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To combat this, the performance stakes need to be minimised and clearly communicated. The results should not limit future learning opportunities.

Maximising student control over success will support positive test-taking experiences. This requires resources to be available for all students.

National’s election policy reads: “Students deserve equal opportunities to benefit from assessment, regardless of their location, school or teacher”. But there are known gender equity issues in testing. For example, research has shown girls have much lower self-confidence during maths testing than boys, impacting their overall performance in the subject.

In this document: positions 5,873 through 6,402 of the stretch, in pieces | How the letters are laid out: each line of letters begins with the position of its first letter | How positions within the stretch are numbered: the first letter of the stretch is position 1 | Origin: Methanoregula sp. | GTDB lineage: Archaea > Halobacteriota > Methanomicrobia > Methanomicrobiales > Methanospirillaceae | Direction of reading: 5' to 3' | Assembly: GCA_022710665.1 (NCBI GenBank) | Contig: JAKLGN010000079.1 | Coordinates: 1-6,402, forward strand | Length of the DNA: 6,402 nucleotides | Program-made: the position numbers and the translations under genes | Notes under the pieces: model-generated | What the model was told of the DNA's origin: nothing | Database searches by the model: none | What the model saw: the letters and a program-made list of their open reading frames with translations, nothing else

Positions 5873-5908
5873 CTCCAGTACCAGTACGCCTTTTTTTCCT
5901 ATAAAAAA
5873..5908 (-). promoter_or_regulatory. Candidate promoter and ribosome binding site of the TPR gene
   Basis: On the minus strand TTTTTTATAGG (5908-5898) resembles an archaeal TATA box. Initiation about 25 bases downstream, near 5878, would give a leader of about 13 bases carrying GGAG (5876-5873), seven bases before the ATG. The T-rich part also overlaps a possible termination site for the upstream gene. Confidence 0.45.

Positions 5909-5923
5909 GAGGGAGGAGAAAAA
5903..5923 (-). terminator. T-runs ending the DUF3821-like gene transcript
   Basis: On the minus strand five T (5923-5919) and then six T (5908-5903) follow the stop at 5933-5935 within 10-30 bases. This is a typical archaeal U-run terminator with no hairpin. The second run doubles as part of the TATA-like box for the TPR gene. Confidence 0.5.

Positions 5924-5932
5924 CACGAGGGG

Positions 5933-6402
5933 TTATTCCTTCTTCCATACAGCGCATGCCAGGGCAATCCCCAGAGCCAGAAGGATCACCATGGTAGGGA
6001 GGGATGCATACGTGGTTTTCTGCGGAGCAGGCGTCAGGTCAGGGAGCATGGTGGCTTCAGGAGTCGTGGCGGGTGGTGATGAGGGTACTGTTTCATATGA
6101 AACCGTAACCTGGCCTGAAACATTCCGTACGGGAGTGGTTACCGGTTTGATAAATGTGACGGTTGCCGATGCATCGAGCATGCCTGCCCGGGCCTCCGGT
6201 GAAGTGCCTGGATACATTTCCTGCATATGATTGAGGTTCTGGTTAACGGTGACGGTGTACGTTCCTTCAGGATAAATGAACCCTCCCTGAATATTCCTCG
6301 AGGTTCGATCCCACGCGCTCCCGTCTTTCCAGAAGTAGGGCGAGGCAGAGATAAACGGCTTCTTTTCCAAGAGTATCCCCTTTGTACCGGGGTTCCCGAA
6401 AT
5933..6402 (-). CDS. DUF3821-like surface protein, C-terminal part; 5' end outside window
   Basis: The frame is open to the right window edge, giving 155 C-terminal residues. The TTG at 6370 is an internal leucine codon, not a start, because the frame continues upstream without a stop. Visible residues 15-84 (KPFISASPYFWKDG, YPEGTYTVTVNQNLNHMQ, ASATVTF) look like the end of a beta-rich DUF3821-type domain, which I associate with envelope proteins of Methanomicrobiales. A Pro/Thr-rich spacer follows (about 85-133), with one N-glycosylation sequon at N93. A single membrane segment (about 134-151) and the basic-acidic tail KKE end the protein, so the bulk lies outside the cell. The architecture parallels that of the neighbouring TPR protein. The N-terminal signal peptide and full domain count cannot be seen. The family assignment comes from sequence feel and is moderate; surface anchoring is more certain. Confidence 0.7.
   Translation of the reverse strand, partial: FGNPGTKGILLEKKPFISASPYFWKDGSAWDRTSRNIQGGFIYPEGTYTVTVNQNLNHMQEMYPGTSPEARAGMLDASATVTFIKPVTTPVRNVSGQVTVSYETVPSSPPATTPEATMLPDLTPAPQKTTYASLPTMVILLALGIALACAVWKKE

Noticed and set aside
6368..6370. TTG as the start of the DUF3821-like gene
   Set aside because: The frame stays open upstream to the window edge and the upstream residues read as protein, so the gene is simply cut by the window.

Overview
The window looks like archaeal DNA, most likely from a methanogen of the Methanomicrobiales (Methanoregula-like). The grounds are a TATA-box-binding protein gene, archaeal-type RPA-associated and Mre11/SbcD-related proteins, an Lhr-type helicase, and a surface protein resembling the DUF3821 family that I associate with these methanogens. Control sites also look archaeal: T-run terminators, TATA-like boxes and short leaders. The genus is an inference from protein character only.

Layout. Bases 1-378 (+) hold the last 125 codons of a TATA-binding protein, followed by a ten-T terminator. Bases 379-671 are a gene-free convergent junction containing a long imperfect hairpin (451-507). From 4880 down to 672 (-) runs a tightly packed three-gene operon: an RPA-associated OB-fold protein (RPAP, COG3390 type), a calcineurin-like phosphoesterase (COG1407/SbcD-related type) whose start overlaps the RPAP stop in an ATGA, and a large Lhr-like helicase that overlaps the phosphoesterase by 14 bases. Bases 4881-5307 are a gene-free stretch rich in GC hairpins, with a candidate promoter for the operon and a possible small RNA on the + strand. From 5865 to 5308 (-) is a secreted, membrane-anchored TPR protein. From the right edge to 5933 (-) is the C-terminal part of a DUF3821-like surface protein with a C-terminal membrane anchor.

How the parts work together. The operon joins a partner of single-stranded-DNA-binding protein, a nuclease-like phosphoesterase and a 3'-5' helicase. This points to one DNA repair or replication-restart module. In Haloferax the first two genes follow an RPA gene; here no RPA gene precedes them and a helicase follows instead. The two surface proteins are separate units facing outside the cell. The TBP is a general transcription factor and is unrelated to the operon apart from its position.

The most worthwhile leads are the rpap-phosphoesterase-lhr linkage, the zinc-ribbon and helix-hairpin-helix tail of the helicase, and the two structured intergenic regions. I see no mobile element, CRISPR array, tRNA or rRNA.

A tool, not a stick

Most of the harmful consequences of standardisation are not caused by children sitting tests, but by what the tests come to mean about students, teachers, and schools.

The more they become an indicator of worth or value – because they change a school’s ranking, or label a child as “above” or “below” average – the more likely they are to cause fear, anxiety, risk avoidance, and box-ticking – from children and adults alike.

National has proposed using an existing assessment tool called e-asTTle that many teachers are familiar with. This is good news in terms of teacher workload and a big contrast to National Standards.

Unlike Australia or England, it seems the exact timing of tests will be up to schools, avoiding some of the frenzied collective panic of national test days.

It will be important that tests don’t become a stick to beat schools with. Test results must never be linked to school funding, ERO visit frequency, or official statements about school quality.

The ACT Party’s education policy is to publish schools’ test results online to create choice, a move that has had disastrous consequences overseas. This is not in the party’s coalition agreement with National – it is crucial it stays that way.